Understood. And most of the old commercial pilots I’ve known would like nothing more than to get their hands on a DC3.
I like the suggestion of the MG TC. I’m not entirely sure it was America’s introduction to sports cars, but it was one of the first popular roadsters. In the days after the War, at various times my folks had a Riley (which was run over by a milk truck) a TC, a TD, and a couple of Jags. (My Dad wasn’t rich, he was just really good at buying and selling. [;)]) I’m thinking that given that the TC was sold only in limited numbers in the U.S. and only in right-hand drive maybe the TD is more of the "standard" that is remembered?
I thought about it, but figured that I would leave room for discussion. A friend who knows, swears by the Macintosh amps. My ears are not good enough to tell the difference, but his are. He can talk all day about them. As far as the Microsoft O/S goes, you may be right. I should have left it out for the same reason that I skipped the DC3/C47/R4D/C117. The DC3 was popular, only because it was built in such numbers. The DC5 was a far better plane in almost every way, but when a war production decision had to be made, the DC5 was in limited, low volume production. The DC3 was a mature design, in full production, that was quickly ramped up to massive production. Like the MS OS, the DC3 became the standard, because it was by far the most used. Complicated, but FUN[:)]
the MG TC, America’s introduction to sports cars.
Smith & Wesson revolvers
Swiss army knives
Hemis, the old ones that is….
P-40s in AVG colors
Jaguar E-type drophead coupe, still the sexiest car on the road.
66 Shelby Cobra 427, a close second
the old aluminum "star" colanders – practical and a beautiful design too
*Ronald Regan: A message to terrorists everywhere: You can run, but you can t hide.
*Margaret Thatcher: We are determined to stand together, and we are determined to take action.
*Regan: We will not tolerate attacks from outlaw states.
*Regan: We, will not cave in.
*Reagan: Today we have done, what we had to do.
*Regan: They counted on America to be passive, they counted wrong.
Autocar trucks, Mack B model, Coke in a green glass bottle, Checker taxis, rare hamburgers.
A6M Zero fighter from Imperial Japan
IBM mainframe computers
Amen on that one. I love my old Grizzies.
The Marantz 8B amplifier and 7C preamplifier.
The (old) Large Advent loudspeakers.
The Douglas DC3.
The Great Wall of China.
Mercury Living Presence LPs.
Griswold cast iron cookware.
Warner Brothers cartoons.
Hillerich & Bradsby Louisville Sluggers.
Wilson baseball gloves.
Offenhauser race engines.
Wow, David, impressive! I once had a summer job at IBM and the "Human Factors" department had me (and others) come in to test a new product — observing with clipboards and stopwatches to see how it worked for actual users. The project had some kind of code name. Turned out that it was the first IBM personal computer.
The internet began with ARPANET in 1969, a network under military, defense contractors and university doing defense contract work. Out of that came USENET in the late 70s serving the university community and later commercial ventures. There were other networks but for the general public Compuserve (actually created in 1969) in the early 80s might have been one of the earliest message boards accessible from home via dialup modem. Of course the idea of the personal computer did not come along until Bill Gates and IBM collaborated with DOS and a few others in the late 70s including Apple. I was on Compuserve and another competitor GEnie in 1984 at 512 baud and thought I was cookin’ with speed. I also connected to many local dial-up bulletin boards. It was expensive back then. Charges were around 15 cents per minute online as I remember. In 1987 Steve Case’s Quantum Computing Services teamed up with Apple to create Applelink Personal Edition for Apple II and Mac. Case started his online ventures in 1983 with Commodore computers. By 1989 APE morphed into AOL to embrace Windows computers. During the 80s there were other private dialup networks such as Prodigy. For us masses it was pretty much a dialup world until the Internet loosend in the early 90s to general public access. Usenet message groups were big then. My internet provider had over 30,000 to choose from on any subject. Yahoo Groups are kind of the equivalent today. Real explosion came with the advent of the HTML browsers about 1994. By 1996 I saw the handwriting on the wall with private networks like Compuserve and AOL. The world wide web was the future. Message boarding on the internet was clunky at first but now is rather sophisticated with several choices.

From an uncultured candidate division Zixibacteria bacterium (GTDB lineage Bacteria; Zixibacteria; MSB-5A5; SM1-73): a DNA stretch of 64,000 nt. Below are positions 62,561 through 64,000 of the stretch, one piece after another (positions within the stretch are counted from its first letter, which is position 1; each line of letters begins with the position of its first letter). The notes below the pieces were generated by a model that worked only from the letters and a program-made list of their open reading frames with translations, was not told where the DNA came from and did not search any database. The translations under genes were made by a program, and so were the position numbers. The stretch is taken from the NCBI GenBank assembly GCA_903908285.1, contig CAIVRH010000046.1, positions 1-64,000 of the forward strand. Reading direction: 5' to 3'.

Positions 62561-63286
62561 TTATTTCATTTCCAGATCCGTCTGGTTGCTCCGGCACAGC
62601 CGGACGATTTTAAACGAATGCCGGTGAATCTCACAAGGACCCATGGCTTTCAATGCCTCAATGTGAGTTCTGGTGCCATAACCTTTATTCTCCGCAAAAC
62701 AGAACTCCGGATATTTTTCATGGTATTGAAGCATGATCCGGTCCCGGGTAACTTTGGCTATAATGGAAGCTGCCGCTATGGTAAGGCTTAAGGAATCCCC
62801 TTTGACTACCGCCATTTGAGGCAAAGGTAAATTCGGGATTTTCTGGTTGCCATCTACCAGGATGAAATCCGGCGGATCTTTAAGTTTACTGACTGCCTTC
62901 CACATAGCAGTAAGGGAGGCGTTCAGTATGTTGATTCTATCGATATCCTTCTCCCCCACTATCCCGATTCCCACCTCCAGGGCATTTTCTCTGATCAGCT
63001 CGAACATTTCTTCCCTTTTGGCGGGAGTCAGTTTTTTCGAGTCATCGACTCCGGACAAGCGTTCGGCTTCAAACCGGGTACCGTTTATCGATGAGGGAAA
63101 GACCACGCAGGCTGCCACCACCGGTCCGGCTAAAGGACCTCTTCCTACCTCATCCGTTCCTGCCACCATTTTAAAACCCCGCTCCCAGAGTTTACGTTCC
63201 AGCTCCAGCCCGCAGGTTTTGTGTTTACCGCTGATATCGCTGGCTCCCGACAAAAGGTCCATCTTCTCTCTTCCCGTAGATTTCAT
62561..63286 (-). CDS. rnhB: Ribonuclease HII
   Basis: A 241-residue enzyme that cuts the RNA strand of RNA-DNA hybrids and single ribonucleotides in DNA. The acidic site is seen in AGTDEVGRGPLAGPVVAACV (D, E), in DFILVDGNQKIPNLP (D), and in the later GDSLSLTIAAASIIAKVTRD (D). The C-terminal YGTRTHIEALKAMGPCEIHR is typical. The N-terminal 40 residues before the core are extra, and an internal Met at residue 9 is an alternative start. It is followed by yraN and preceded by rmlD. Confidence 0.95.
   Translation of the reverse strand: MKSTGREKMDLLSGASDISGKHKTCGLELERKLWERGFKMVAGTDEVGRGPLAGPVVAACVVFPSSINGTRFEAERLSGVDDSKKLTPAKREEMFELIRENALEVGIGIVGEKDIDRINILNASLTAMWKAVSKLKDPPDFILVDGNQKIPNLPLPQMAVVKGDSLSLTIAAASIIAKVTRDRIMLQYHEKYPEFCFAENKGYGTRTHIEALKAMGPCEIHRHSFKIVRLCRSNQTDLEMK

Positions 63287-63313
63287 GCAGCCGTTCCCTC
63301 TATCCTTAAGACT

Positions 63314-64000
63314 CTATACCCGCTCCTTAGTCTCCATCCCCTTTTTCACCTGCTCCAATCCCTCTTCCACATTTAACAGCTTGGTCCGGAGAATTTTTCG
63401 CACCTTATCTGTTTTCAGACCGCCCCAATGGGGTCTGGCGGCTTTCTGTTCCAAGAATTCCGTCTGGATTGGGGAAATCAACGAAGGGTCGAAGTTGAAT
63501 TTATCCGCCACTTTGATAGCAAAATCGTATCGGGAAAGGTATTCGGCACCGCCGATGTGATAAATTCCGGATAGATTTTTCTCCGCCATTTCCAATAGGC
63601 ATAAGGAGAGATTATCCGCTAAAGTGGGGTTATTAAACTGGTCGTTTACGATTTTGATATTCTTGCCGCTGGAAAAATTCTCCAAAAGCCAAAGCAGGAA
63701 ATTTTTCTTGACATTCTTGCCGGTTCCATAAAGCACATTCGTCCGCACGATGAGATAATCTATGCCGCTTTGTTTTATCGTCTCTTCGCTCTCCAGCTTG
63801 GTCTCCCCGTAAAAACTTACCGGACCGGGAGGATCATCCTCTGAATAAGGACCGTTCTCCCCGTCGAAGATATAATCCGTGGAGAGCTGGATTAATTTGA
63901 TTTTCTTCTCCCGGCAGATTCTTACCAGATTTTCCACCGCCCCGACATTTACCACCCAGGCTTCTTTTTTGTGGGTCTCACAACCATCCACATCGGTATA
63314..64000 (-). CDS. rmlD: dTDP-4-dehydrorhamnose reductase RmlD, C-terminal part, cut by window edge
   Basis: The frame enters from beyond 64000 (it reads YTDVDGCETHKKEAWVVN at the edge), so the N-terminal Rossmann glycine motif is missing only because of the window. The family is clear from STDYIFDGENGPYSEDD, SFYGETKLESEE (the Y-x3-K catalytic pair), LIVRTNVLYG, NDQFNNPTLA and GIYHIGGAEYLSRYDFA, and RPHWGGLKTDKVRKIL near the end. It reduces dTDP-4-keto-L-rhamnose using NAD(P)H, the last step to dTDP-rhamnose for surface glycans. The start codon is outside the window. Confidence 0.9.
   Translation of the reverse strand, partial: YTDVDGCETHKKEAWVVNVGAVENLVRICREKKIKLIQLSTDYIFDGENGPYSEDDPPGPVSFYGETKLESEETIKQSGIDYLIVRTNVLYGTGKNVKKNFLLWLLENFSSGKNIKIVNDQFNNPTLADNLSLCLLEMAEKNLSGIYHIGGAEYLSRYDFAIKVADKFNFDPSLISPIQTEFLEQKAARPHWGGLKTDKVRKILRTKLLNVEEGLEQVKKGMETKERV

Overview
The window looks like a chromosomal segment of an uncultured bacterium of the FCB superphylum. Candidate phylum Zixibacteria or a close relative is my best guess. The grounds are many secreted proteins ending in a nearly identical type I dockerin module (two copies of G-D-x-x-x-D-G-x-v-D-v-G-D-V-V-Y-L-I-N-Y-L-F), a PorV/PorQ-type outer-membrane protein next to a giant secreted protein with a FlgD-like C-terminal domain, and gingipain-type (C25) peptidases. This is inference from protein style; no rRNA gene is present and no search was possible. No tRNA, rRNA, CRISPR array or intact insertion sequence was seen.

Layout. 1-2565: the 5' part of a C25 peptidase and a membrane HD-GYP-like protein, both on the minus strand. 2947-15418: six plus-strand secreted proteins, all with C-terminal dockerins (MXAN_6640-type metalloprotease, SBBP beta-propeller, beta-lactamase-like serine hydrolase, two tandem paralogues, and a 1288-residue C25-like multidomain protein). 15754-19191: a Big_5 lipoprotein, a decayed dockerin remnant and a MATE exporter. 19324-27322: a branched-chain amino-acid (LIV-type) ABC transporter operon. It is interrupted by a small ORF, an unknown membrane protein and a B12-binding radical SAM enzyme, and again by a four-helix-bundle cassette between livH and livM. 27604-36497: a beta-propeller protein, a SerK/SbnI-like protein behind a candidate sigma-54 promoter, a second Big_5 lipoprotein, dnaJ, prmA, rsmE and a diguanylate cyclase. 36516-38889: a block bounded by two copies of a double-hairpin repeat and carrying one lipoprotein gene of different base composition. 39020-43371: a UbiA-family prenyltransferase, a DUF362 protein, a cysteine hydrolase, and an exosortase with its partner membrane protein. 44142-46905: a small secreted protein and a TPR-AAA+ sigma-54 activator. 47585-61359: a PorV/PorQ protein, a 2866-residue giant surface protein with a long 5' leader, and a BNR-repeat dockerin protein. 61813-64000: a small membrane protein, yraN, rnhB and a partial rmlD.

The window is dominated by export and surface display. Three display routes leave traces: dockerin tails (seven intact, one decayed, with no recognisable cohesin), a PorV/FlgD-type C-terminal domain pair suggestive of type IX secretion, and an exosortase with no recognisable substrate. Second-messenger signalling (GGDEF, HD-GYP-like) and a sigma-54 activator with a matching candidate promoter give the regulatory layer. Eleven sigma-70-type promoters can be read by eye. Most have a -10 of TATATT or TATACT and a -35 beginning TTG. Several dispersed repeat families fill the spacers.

Ahhhh, it’s so refreshing to see that ship properly designated Bf instead of the oft mistaken ME.
And Davydd, I sometimes ponder the evolution of online message board communities. I have one message-board group that I consider to be among my best friends. My teenage son participates in a sports-related message board (on which I lurk) that makes me laugh out loud every day at the humor the regulars come up with. I have often wondered who came up with the concept of message boards (please don’t tell me Al Gore!) and what was the very FIRST message board and is it still in existence?
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